Robert P. Madison is the face of the Greatest Generation: child of the Great Depression, decorated World War II veteran, pioneering entrepreneur, pillar of his community, civic leader. Or, rather, he should be. In that narrative of the men who defended democracy overseas and returned home to create the most powerful nation on earth, African-Americans like Bob Madison—a great-grandson of slaves who fought and strived to create the first black architecture firm in Ohio and only the 10th in the United States—are inconvenient reminders that bigotry and race violence didn’t end with the defeat of Hitler’s Germany.
“Back then segregation was rampant. You didn’t know what you were going to do,” Madison tells RECORD. Now a spry 95 (and a half, he’s quick to add), Madison was in New York on February 26, with filmmaker Derek E. Morton, for a screening of Morton’s documentary Deeds Not Words: Conversations with Robert P. Madison. The hour-long film tracks Madison’s life—growing up in Cleveland, Selma, and Washington D.C.; serving in the 92nd Battalion Buffalo Soldiers regiment in the war; opening his architectural practice in Cleveland in 1954—but given the scope of his experience it’s possible to imagine a three-hour version. He was once engaged to Coretta Scott, before her marriage to Martin Luther King. And like King, he battled segregation—professionally, personally, culturally—by building a diverse firm, sitting on institutional boards, and helping elect black politicians. “He’s living history,” Morton says.
Madison’s experience in architecture alone is a microcosm of the 20th-century African-American experience—and the realization of the American dream. Before the war, he studied architecture at Howard University. It was the only career he cared about since, at 6 years old, his mother took a look at a drawing he made of a sailboat and said, “Son, you’re going to be an architect.” And with the G.I. Bill of Rights in hand after the war, Madison wanted to resume his studies at Western Reserve University (now Case Western Reserve). He was met not with a hero’s welcome but bigotry, the architecture dean denying his entry “because we have never had a Colored attend this school.” He fought that discrimination, was admitted, graduated two years early, earned his masters at Harvard studying with Walter Gropius, then studied on a fellowship at the École des Beaux-Arts in Paris.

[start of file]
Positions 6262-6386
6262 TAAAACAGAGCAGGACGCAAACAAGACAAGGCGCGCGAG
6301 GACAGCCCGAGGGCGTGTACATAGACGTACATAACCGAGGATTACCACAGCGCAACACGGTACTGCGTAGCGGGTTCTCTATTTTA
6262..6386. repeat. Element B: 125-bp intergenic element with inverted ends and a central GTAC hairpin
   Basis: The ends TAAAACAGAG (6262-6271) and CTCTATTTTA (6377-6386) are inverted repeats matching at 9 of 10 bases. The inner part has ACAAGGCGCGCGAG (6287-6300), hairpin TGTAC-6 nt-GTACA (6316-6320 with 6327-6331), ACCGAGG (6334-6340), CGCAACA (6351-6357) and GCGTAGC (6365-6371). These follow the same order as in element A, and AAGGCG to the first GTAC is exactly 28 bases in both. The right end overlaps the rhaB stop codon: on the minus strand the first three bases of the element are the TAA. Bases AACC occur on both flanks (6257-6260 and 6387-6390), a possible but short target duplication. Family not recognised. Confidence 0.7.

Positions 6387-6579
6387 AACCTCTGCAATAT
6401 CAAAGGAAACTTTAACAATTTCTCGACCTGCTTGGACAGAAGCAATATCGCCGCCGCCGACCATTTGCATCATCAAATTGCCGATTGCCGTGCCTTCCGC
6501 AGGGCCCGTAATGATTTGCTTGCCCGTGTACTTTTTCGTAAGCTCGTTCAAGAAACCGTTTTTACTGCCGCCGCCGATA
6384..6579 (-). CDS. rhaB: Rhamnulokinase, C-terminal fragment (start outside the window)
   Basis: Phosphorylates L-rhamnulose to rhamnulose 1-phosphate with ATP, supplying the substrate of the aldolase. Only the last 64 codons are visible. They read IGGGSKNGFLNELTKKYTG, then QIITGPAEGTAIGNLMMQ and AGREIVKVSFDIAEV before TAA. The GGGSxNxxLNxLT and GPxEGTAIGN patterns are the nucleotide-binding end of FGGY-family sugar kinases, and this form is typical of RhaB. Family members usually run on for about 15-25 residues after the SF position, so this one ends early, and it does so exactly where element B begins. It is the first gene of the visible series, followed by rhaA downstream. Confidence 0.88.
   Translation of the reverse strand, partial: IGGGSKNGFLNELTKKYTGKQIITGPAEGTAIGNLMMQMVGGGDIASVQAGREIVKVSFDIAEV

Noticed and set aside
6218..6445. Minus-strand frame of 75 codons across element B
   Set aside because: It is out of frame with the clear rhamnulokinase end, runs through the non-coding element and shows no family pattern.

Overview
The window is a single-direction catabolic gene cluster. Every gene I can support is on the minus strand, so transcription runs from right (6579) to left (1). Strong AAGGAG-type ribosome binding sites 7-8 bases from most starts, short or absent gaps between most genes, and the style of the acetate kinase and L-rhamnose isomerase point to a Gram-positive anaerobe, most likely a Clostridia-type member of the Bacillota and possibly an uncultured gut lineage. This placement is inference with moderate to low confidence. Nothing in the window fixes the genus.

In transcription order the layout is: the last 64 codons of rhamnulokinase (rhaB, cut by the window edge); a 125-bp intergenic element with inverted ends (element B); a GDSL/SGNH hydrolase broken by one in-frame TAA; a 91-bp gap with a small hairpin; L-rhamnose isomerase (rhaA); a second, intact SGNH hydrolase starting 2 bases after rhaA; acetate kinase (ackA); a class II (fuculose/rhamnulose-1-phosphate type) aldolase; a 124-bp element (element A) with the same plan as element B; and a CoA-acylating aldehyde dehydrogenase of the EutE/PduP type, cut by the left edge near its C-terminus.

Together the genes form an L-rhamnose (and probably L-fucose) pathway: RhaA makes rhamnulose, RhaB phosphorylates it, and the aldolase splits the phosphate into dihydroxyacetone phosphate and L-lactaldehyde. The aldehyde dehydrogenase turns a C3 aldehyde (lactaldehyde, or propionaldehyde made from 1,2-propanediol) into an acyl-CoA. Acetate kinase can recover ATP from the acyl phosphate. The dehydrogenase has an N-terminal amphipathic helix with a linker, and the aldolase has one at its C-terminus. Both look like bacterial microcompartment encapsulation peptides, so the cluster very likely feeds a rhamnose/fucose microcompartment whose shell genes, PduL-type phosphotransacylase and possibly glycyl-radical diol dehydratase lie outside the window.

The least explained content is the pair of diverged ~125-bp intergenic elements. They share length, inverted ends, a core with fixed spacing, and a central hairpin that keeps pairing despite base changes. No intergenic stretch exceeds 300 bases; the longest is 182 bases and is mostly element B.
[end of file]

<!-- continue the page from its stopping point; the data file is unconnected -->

“It was just 50 years from slavery, so there were not many opportunities in any field for anybody,” Madison says. “You had no choice but to say you were going to do it. And I never thought in terms of not being successful. We were out there sort of just doing what we thought we should do, as pioneers. But I look back after these years, and my goodness, I'm amazed with what we did.”
When Madison opened his firm, no white architects would work with him. Instead, he trained a staff that crossed all racial and gender lines and became the foundation of Cleveland’s minority architectural world. And after starting small, working on homes, churches, and doctor’s offices, Madison would have a hand in some of the largest projects in Cleveland—working with I.M Pei (a Harvard classmate) on the Rock & Roll Hall of Fame, and with Rafael Viñoly Architects on the Cleveland Museum of Art; helping design FirstEnergy Stadium, the home of the NFL’s Browns, and Quicken Loans Arena, home of the NBA’s Cavaliers, and the Greater Cleveland Regional Transit Authority Waterfront Line. But his work wasn’t confined to northeastern Ohio. In 1965, Madison was commissioned to design the U.S. embassy in Dakar, Senegal, and in 1977, as part of Minority Airport Architects & Planners, a group Madison helped organize, his team designed concourses at Hartsfield-Jackson Atlanta International Airport.
Today, Madison is no longer actively involved with Robert P. Madison Intl.; he sold the firm to his nephew two years ago. But he knows his work isn’t over. Despite his pioneering efforts, diversity has yet to make major inroads in architecture. According to the 2017 Survey of Architectural Registration Boards, there are 113,554 registered architects in the U.S. Of those, only 2% are African-American. The University of Cincinnati's Directory of African American Architects places the number at 2,270. Of those, 66 are in Ohio and 22 in Cleveland. Most, if not all of them, can trace their careers back to Robert P. Madison. And he hopes, with Deeds Not Words, his story—of sacrifice, perseverance, and accomplishment—can inspire more young people to join the ranks. And the fight.
“I had a practice for 62 years,” Madison says. “I didn't think about all of this until they started [making the film]. And then as I began to focus on it, I'm beginning to admit now that I did do something pretty important.”
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